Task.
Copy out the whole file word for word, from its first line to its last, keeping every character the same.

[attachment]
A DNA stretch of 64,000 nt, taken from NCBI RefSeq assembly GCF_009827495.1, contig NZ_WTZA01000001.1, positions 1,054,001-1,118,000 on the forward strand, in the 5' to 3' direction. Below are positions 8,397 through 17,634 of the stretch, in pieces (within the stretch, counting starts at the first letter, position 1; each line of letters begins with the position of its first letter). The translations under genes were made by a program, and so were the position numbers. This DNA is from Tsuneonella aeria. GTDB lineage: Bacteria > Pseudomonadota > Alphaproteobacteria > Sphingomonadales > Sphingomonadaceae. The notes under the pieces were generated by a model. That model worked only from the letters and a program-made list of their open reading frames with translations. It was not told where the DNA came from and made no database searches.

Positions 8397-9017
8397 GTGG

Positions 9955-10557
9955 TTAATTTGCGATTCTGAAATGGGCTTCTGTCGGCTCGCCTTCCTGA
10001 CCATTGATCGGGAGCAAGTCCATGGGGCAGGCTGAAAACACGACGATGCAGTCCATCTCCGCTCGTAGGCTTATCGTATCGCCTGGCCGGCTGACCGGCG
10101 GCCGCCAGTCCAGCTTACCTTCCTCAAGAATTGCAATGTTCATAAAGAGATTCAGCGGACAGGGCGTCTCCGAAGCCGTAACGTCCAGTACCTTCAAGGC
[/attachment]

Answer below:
A DNA stretch of 64,000 nt, taken from NCBI RefSeq assembly GCF_009827495.1, contig NZ_WTZA01000001.1, positions 1,054,001-1,118,000 on the forward strand, in the 5' to 3' direction. Below are positions 8,397 through 17,634 of the stretch, in pieces (within the stretch, counting starts at the first letter, position 1; each line of letters begins with the position of its first letter). The translations under genes were made by a program, and so were the position numbers. This DNA is from Tsuneonella aeria. GTDB lineage: Bacteria > Pseudomonadota > Alphaproteobacteria > Sphingomonadales > Sphingomonadaceae. The notes under the pieces were generated by a model. That model worked only from the letters and a program-made list of their open reading frames with translations. It was not told where the DNA came from and made no database searches.

Positions 8397-9017
8397 GTGG

Positions 9955-10557
9955 TTAATTTGCGATTCTGAAATGGGCTTCTGTCGGCTCGCCTTCCTGA
10001 CCATTGATCGGGAGCAAGTCCATGGGGCAGGCTGAAAACACGACGATGCAGTCCATCTCCGCTCGTAGGCTTATCGTATCGCCTGGCCGGCTGACCGGCG
10101 GCCGCCAGTCCAGCTTACCTTCCTCAAGAATTGCAATGTTCATAAAGAGATTCAGCGGACAGGGCGTCTCCGAAGCCGTAACGTCCAGTACCTTCAAGGC